It took far too long for a five fish trout limit to go into effect all over the state, especially considering the positive results now enjoyed by lower coast anglers. The only area that probably will not see an immediate positive impact is Sabine Lake and that is only because everyone must play by the same rules for any change to work.
The bite continues to be incredibly tough and few anglers targeting trout even bother to launch on the Texas side of the lake. Better numbers of undersized trout are starting to show up from the Causeway to the jetties, but that improvement is of little value when most of them leave the lake via a Louisiana launch!
Thus far, the more restrictive limit has stifled my catching about as much as increasing the speed limit to 70 mph affected my driving when I was a young man. I had a 1952 Chevy that wouldn’t run over 60 anyway so they could have made the limit 100 mph and it wouldn’t have shortened any trips for me.
The jetties are occasionally serving up a few solid trout, but there is little need to get uptight over a five fish limit when you can’t consistently catch five 15-inch fish. Following three days of incredible weather in late July, I joined a pair of the best local trout fishermen I know for two days of fishing in the lake only.
We bet a shrimp basket for the first limit and one for the largest trout over four pounds. We fished all over the lake and no one lost a shrimp basket. Brian caught and released three Texas legal fish the first day and Rick released a 3.61-pound trout the second afternoon.
Overall, the lake is as clear in pockets as it has been in a long time. We are also starting to catch a few small lady fish in the bayous, but most of the trout have not even been Louisiana legal.
Easily, the most encouraging bite has been provided by very solid flounder that are taking advantage of small schools of immature shad. The shad are just now showing up, but the flounder may well have been there all summer long waiting on the annual buffet.
Out of desperation, we went old school initially and started covering miles of shoreline with tube jigs and four-inch Sea Shads rigged on 1/8 ounce horsehead jigs tipped with shrimp. The majority of the flounder aren’t even keepers, but when we stick a good one it is a really nice fish.
After a few trips, we were able to target smaller areas and the average size improved. The biggest surprise has been that the fish are biting the jigs much better than Gulp and that seldom happens. The best two lure colors have been black-chartreuse and pumpkin-chartreuse.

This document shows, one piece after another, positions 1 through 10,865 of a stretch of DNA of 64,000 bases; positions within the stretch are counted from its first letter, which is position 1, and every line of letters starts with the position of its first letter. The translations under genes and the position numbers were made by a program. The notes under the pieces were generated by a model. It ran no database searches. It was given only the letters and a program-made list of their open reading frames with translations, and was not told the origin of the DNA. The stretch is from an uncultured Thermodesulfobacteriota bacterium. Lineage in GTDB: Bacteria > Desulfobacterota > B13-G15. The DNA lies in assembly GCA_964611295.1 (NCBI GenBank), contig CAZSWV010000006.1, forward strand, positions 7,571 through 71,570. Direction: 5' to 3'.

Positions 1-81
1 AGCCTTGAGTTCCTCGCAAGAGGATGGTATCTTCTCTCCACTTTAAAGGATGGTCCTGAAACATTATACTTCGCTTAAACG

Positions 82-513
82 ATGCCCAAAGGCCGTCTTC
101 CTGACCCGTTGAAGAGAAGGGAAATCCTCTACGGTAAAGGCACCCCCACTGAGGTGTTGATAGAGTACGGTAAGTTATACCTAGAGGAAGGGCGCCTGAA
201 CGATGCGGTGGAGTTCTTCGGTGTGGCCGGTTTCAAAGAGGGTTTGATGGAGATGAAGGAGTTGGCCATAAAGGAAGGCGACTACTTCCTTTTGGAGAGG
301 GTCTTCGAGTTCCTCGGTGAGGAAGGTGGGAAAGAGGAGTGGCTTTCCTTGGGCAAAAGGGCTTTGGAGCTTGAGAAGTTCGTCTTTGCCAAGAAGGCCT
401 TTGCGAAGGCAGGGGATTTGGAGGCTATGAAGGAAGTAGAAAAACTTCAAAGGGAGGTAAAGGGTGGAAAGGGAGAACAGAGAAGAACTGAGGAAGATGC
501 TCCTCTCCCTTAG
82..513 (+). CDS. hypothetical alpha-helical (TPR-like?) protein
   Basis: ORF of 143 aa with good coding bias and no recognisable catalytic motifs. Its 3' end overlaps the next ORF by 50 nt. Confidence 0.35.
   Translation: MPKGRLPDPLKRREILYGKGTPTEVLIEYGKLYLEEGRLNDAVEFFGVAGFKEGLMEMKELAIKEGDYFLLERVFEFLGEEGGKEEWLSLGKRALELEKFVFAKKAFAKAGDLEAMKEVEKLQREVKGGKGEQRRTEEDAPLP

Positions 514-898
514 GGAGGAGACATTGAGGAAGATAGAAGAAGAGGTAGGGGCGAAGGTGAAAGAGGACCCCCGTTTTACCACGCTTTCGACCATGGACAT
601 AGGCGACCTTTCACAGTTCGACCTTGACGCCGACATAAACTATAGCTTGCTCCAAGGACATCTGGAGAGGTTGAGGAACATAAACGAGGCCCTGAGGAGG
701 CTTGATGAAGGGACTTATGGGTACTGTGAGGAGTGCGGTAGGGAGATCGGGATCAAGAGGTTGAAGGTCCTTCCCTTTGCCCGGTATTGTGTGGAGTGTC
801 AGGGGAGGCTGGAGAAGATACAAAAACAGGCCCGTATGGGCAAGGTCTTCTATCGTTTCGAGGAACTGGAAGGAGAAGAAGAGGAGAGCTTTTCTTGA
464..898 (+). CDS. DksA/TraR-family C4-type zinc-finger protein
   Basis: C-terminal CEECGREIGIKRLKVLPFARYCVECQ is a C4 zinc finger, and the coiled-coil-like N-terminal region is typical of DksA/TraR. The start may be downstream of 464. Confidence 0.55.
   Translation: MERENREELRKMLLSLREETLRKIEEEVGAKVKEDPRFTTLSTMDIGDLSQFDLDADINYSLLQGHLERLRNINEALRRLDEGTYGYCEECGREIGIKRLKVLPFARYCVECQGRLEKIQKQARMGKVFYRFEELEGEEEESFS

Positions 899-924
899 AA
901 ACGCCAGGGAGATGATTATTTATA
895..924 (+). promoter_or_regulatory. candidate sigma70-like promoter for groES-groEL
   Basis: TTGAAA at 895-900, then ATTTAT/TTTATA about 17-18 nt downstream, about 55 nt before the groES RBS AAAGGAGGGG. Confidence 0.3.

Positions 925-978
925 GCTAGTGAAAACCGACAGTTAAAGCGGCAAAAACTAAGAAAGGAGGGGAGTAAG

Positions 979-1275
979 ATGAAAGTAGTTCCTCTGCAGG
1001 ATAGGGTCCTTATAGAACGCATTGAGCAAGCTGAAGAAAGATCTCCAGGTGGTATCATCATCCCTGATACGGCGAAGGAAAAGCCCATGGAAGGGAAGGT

I find a spinning rod to be a better choice for short pitches into the wind. I am using a 7-foot medium Laguna rod with a Stradic 2500 reel. The reel is spooled with 15-pound test braid and three feet of 12-pound mono leader. The small plastics work much better when tied on loop knots.
Don’t worry about being under-gunned with this set-up when a slot red decides to crash the party and the unexpected ambushes have been occurring with pleasing frequency. They almost always bolt for deeper water rather than burrowing in the grass and that makes for a longer, but more enjoyable tug of war.
The marshes have been our saving grace all summer, but most of the back lakes are grassing up very badly in a hurry. This eliminates the hi- performance bass boats probing the same backwater for bass, but it is also getting tougher to navigate even in flat bottom aluminum rigs.
Hopefully the shad will stay in the open lake as they continue to mature and we will find schools of redfish blowing holes in the surface this month. There was a time when trout did the same thing, but I am afraid it would be asking too much to see this happening anytime soon!
I can’t remember the last bass I ate, but due to the buy-in of catch and release angling, bass fishing has never been as good as it is today. Catching, not keeping, is still exciting and a key ingredient for improving game fish numbers.I am chasing flounder with ten-year old twins, both girls, tomorrow and I can’t wait. Kids always make fishing more fun!